Some small-scale storage which can respond rapidly is also necessary. Batteries will continue to fulfil this need. While they are highly expensive, they are also very efficient and can respond rapidly to fluctuations in demand. In costing electricity the Royal Society report assumes that 15 GW will be needed by 2050 to provide rapid response, which should be more than adequate,.


Table 4 from the large-scale electricity storage report provides further information.

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Please see the table above, in which storage technologies are divided into different categories according to how frequently the stores have to be cycled to recover the investment.


In the long-term category, hydrogen is the cheapest option. The report uses the H21 NE consortiums study of storing hydrogen in caverns of 300,000m3 each, which would be combined to form clusters comprising 10 caverns. H21 NE estimate that each cavern could house 122 GWhLHV of useable hydrogen. Using only hydrogen to meet the need for storage in a high wind and solar energy system with no baseload, would require 85 clusters of 10 caverns (without contingency capacity). Building this many by 2050 would be challenging, but the technical capabilities to undertake such projects exist in the UK.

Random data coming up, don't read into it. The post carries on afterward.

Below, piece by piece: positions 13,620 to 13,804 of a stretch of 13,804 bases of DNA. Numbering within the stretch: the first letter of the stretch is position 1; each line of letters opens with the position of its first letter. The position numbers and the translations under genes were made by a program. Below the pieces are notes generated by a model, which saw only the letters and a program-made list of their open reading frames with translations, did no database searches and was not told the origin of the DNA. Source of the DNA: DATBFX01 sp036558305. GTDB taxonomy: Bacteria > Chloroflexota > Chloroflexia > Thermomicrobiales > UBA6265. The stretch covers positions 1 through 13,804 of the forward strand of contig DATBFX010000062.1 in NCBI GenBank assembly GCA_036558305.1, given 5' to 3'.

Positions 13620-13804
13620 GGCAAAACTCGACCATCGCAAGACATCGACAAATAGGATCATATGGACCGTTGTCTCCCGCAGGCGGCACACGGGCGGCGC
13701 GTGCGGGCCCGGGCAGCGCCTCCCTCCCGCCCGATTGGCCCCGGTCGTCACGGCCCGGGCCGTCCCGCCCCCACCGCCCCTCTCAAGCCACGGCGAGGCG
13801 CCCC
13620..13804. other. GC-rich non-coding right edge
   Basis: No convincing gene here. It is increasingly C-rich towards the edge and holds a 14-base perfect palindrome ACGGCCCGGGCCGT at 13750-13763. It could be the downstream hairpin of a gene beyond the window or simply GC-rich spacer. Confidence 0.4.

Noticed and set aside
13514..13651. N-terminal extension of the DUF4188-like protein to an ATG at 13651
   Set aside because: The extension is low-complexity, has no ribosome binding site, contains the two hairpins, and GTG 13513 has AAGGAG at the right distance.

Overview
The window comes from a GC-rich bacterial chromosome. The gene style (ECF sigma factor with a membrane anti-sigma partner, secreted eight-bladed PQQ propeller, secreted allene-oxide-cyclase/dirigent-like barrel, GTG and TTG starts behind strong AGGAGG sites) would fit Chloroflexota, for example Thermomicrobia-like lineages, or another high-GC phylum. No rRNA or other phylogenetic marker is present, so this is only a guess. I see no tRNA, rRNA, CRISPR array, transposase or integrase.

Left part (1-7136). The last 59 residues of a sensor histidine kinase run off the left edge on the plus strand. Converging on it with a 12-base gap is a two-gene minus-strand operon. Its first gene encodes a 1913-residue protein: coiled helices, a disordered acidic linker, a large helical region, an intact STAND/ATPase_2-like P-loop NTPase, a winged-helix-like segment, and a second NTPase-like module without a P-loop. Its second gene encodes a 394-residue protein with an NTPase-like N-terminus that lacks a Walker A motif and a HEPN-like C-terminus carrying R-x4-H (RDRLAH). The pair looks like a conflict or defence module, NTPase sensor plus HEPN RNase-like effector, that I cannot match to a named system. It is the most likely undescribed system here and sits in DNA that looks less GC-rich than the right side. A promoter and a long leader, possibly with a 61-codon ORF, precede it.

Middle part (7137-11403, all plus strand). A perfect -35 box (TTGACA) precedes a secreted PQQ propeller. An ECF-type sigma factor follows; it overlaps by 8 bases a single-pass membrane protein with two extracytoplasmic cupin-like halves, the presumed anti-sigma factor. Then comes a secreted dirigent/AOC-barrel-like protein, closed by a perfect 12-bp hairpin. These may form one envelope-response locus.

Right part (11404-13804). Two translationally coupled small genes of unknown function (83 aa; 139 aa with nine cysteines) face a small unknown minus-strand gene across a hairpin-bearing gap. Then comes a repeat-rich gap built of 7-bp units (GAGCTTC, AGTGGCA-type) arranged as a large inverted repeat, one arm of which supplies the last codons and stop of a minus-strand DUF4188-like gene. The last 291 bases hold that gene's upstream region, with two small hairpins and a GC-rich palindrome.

Hydrogen, potentially supported by ACAES and/or some other forms of relatively efficient ‘medium-term’ storage, with some batteries for grid stability, is expected to offer the most viable and cost-effective approach to storage in GB.


There are a variety of storage options available but, in many cases, they are at a low TRL and may not provide much storage capacity in isolation.



Refer to table 4 above.



It would be possible to produce enough hydrogen from wind and solar to meet the UK’s long-term energy storage needs. There is also adequate capability to store hydrogen in underground solution-mined salt caverns, though their locations are geographically limited.